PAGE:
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Robert Blackwell, Jr.

Shortly after Illinois state senator Barack Obama’s unsuccessful run for Congress in 2000, Obama was deeply in debt, with little cash at his disposal (his annual part-time salary as a state senator was $58,000) and a stagnant law practice that he had largely neglected during a year of political campaigning.

In early 2001 a longtime political supporter, Chicago entrepreneur Robert Blackwell Jr., hired Obama to provide legal advice for Blackwell’s growing technology firm, Electronic Knowledge Interchange (EKI). In exchange for his services, Blackwell paid Obama an $8,000-per-month retainer. Over roughly a 14-month period, Blackwell paid Obama $118,000.

In return, Obama pushed the Illinois state tourism board to send a $50,000 grant to EKI. A few months after receiving his final payment from EKI, Obama issued a formal written request for Illinois officials to furnish a $50,000 tourism promotion grant to another Blackwell company, Killerspin, which sells equipment and apparel related to the sport of table tennis. The day after Obama wrote this letter, his U.S. Senate campaign received a $1,000 donation from Blackwell. Killerspin would not receive the full $50,000 it was seeking that year, but only $20,000. With Obama’s help, however, the company eventually secured $320,000 in state grants between 2002 and 2004 to subsidize the table tennis tournaments it sponsored.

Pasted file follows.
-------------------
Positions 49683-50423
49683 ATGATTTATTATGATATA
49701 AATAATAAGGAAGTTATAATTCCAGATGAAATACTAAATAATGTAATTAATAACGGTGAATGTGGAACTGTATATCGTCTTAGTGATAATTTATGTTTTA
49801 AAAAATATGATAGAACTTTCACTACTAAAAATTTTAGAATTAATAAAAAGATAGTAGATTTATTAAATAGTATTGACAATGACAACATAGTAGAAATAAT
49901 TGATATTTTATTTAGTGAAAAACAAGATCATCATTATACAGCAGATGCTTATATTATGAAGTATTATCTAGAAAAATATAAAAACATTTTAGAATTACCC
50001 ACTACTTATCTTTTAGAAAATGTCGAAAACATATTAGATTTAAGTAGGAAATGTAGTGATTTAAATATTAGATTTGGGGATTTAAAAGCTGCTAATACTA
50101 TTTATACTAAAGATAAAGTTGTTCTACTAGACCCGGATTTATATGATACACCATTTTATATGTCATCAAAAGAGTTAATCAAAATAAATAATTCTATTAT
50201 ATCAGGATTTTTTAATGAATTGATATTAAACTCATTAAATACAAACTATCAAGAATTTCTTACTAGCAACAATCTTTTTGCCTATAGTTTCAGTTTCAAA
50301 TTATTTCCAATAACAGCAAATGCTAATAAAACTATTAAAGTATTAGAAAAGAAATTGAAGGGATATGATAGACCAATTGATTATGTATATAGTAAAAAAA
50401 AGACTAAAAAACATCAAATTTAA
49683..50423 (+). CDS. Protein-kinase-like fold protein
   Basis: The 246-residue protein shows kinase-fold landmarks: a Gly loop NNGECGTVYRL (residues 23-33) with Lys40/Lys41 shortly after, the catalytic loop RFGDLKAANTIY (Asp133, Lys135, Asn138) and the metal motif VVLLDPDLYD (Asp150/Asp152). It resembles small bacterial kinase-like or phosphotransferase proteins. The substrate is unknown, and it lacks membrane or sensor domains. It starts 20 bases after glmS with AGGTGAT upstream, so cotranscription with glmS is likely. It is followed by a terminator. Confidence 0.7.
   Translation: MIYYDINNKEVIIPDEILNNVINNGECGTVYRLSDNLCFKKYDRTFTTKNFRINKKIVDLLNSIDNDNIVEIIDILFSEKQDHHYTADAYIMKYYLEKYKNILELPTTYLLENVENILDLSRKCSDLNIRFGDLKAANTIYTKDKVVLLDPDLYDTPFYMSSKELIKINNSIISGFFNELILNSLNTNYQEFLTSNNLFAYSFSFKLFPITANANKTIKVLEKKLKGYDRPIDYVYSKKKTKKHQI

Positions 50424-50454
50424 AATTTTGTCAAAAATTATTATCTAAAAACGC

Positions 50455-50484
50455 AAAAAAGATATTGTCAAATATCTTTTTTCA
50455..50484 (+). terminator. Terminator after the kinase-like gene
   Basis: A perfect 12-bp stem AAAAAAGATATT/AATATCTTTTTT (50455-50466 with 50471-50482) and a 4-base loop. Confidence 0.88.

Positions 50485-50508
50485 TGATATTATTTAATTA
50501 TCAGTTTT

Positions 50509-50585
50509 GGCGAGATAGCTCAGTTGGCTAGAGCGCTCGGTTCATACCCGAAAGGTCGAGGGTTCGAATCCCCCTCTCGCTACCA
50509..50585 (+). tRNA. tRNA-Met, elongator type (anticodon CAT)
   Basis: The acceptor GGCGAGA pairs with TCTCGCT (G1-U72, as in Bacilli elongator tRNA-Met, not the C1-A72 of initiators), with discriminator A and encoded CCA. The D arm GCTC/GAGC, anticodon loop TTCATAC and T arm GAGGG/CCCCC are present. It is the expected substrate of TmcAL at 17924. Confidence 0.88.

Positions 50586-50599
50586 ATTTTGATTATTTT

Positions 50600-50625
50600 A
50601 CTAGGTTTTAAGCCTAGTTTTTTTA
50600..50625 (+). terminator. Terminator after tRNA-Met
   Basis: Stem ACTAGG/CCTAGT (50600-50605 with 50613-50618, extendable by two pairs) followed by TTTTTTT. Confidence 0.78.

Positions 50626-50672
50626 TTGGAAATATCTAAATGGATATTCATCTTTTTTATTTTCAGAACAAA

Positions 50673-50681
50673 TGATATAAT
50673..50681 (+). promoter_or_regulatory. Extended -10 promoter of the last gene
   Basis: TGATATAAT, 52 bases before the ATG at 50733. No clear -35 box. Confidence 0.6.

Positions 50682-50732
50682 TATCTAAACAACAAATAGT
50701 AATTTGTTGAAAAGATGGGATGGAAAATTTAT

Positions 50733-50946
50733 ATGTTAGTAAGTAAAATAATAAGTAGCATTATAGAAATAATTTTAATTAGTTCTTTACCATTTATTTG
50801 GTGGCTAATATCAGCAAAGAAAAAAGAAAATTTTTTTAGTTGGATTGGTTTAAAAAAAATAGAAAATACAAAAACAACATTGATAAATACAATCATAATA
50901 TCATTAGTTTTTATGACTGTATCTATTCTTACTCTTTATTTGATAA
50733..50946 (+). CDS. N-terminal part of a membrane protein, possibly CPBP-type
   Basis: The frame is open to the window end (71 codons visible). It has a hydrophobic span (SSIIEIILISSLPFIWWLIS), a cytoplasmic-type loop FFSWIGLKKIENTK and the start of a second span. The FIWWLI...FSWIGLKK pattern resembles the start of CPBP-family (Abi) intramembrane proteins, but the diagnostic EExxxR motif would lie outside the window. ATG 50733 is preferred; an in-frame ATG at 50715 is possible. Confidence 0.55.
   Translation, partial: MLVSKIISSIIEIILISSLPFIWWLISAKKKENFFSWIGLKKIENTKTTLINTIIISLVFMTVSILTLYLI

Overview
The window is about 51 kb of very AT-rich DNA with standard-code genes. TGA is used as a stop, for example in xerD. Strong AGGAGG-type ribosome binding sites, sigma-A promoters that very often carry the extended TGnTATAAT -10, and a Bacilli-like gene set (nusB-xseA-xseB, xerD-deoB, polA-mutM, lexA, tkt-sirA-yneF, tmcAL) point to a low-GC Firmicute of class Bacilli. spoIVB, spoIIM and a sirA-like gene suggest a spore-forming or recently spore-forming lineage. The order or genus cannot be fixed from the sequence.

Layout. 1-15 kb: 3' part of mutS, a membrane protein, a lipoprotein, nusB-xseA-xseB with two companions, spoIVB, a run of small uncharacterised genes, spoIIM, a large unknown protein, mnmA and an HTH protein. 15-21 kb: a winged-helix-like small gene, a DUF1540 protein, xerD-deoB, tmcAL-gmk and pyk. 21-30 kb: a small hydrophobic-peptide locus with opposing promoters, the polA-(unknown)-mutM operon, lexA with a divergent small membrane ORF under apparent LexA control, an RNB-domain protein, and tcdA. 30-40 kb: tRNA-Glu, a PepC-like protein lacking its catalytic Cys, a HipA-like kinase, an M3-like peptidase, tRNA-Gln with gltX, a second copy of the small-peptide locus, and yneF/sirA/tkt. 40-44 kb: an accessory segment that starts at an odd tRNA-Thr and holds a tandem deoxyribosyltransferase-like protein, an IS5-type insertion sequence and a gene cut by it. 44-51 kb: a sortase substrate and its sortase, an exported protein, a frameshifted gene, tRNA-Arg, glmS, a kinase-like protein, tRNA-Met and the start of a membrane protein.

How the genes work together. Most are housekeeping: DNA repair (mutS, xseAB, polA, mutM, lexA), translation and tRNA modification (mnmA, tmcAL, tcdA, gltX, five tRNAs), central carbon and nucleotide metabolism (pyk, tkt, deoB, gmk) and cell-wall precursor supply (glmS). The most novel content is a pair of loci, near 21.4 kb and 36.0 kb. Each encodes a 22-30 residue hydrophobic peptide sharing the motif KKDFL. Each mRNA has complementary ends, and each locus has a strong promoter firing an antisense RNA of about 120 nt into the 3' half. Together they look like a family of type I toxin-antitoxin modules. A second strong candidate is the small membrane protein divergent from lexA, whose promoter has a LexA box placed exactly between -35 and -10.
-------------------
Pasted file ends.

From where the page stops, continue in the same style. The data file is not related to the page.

As blogger Ed Morrissey observes: “This looks like a rather obvious quid pro quo…. In exchange for $118,000 in salary, Blackwell received $320,000 in state taxpayer money and influence at the highest level of state politics.”

Obama’s presidential campaign website reported that Blackwell in 2008 committed to raise between $100,000 and $200,000 for Obama’s White House run that year.


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